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77 Cards in this Set

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  • Back
Hemolymph
The blood of invertebrates with open circulatory systems
Microcirculation
Capillary systems
Ultra filtration
The process of separating colloid or molecular particles from a solute by filtration, using suction or pressure, through a colloidal filter or semipermeable membrane
Sinus venosis
Where pacemaker is located in fish
Sinoatrial node
Where pacemaker is located in vertebrates besides fish
Pacemaker
Consists of a group of small, weakly contractile, specialized muscle cells capable of spontaneous activity.
Neurogenic heart (invertebrate)
Heart where pacemaker is nerve cells
Myogenic heart (vertebrate)
Heart where pacemaker is made of muscle cells
Ectopic pacemaker
Pacemaker situated outside area where normally found
Pacemaker potential
The spontaneous and rhythmic depolarizations produced by pacemaker tissue
electrocardiogram
(ECG) A record of electrical events associated with contractions of the heart; typically obtained with electrodes placed on the surface of the body.
Atrioventricular node
Specialized conduction tissue in the heart that, along with Purkinge fibers, forms a bridge of electrical conduction of excitation waves from the atria to the ventricles
Bundle of his
The conduction tissue within the interventricular septum of the mammalian heart.
Purkinje fibers
Junctional fibers that convey the wave of excitation from the bundle of His after it branches and that extend into the myocardium of the two ventricles
Endocardium
Internal lining of the heart wall
Epicardium
External covering of the heart wall
Negative chronotropic effect
When acetylcholine is released from parasympathetic fibers it slows heart rate. This decrease in heart rate is the negative chronotropic effect.
Atrioventricular block
When high levels of actylcholine completely block conduction through the atrioventricular node.
Positive chronotropic effect
Catacholamines epinephrine and norepinephrine increase the rate of myocardial contractions, or heart rate.
Positive inotropic effect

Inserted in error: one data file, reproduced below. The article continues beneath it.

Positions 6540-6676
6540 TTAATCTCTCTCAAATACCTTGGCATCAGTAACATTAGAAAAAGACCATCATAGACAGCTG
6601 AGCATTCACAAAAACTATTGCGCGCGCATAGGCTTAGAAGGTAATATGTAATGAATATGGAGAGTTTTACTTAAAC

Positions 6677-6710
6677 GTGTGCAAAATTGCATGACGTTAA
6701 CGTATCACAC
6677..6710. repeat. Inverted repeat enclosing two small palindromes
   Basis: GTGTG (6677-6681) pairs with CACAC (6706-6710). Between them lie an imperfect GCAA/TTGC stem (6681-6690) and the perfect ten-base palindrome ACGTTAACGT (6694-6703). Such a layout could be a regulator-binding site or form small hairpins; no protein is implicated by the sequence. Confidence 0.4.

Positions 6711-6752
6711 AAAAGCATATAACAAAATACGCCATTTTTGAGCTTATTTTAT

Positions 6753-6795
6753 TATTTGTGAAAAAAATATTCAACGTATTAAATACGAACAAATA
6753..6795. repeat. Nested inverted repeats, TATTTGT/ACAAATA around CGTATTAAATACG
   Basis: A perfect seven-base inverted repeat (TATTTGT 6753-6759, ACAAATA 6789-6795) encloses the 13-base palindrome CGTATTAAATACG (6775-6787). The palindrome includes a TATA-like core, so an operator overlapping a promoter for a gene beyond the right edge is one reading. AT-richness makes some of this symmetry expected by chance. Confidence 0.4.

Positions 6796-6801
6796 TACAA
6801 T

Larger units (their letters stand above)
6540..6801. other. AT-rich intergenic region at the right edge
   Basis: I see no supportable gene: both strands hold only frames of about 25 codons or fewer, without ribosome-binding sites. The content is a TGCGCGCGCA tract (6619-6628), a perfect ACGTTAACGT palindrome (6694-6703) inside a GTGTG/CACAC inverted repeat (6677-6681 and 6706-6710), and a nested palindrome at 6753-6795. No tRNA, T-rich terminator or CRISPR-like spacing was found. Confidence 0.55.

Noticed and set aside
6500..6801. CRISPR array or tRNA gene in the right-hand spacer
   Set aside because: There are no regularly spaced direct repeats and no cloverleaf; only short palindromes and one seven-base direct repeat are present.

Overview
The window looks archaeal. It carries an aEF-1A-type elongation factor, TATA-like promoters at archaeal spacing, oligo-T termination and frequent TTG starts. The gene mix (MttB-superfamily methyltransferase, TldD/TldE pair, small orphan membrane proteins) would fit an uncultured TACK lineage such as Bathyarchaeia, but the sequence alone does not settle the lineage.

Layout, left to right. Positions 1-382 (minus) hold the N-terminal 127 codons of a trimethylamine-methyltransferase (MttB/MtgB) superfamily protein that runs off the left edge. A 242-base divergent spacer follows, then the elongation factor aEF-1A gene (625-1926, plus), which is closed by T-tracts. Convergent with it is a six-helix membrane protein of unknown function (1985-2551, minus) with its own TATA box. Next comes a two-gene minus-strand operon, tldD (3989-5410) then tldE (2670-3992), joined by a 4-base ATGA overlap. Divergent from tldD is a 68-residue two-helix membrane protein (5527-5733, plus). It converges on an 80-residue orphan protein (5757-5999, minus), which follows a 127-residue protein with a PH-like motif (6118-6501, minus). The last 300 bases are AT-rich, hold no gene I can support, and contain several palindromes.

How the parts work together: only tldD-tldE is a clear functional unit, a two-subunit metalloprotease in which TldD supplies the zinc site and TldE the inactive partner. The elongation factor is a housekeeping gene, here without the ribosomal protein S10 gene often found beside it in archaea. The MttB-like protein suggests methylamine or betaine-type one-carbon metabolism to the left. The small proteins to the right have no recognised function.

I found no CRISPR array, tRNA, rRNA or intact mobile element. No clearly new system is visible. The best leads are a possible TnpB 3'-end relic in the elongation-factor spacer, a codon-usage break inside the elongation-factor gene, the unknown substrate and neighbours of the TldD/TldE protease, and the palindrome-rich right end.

Catacolamine epinephrine and norepinephrine increase the force of myocardial contraction.
Positive dromotropc effect
Catacolamine epinephrine and norepinephrine increase the force of myocardial contraction
Efficiency of contraction
The mechanical work done by the heart, expressed as a fraction of the total energy expended.
Pericardium
The sac of connective tissue that encloses the heart.
Bulbus
A heart chamber
Brady cardia
A reduction in heart rate from a normal level.
Ductus arteriosis
The vessel connecting the pulmonary artery and the aorta in fetal mammals.
Foramen ovale
A hole in the interatrial septum covered by a flap valve, which directs oxygenated blood returning to the heart via the inferior vena cava into the left atrium.
Chorioallantois
In a bird egg, a network of blood vessels called the chorioallantoid lies just under the shell. This is a site of oxygen exchange.
Laminar flow
A pattern of turbulence free flow of fluid in a vessel or past a moving object; a gradient of relative velocity exists in which the fluid layers closest the wall have the lowest relative velocity.
Viscosity
A physical property of fluids that determines the ease with which layers of a fluid move past each other
Turbulent flow
A flow pattern in which sharp gradients and inconsistencies in velocity and direction of fluid flow exist.
Reynold’s number (Re)
A unitless number; the tendency of a flowing gas of liquid to become turbulent in proportion to its velocity and density and in inverse proportion to its viscosity.
Kinematic viscosity
Viscosity divided by density; gases of equal kinematic viscosity will become turbulent at equal flow rates in ideal airways.
Hematocrit
Volume of red blood cells per unit volume of blood.
Poiseuille’s law
The principle that, in laminar flow, the flow is directly proportional to the driving pressure, and resistance is independent of flow.
Fahraeus-lindqvist effect
The reduction in the apparent viscosity of blood as it flows into small arterioles.
Plasma skimming
The separation of plasma from blood within the circulation.
Compliance
The change in length or volume per unity change in the applied force.
Endothelium
A single cell layer forming the internal lining of blood vessels.
Vasa vasorum
The tiny arteries and veins that supply nutrients to and remove waste products from the tissues in the walls of large blood vessels.
Pressure pulse
The difference between the systolic and diastolic pressures.
Rete mirabile
The countercurrent arrangement of small arterioles and venules is referred to as a rete mirabile.
Pericyte cells
A few elongated cell with the ability to contract, called pericyte cells, are found wrapped around capillaries.
Continuous calipillaries